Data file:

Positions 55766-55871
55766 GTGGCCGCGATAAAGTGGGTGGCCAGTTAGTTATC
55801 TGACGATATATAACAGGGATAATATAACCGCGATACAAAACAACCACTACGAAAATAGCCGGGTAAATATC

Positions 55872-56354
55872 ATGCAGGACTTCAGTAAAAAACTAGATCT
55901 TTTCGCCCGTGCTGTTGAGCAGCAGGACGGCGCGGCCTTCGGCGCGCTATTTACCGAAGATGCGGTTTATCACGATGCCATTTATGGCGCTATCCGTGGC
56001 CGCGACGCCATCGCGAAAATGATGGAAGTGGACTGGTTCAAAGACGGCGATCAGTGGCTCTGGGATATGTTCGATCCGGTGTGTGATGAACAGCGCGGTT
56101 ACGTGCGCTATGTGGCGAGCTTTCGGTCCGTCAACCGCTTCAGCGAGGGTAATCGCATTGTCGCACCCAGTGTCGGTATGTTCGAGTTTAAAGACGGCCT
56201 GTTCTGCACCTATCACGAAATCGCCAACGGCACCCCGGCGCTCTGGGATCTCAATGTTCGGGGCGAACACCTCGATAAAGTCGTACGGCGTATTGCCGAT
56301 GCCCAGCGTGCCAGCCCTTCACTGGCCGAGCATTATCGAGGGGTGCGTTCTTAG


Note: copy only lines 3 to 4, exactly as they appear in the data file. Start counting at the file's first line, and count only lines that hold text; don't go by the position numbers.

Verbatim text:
55801 TGACGATATATAACAGGGATAATATAACCGCGATACAAAACAACCACTACGAAAATAGCCGGGTAAATATC

Positions 55872-56354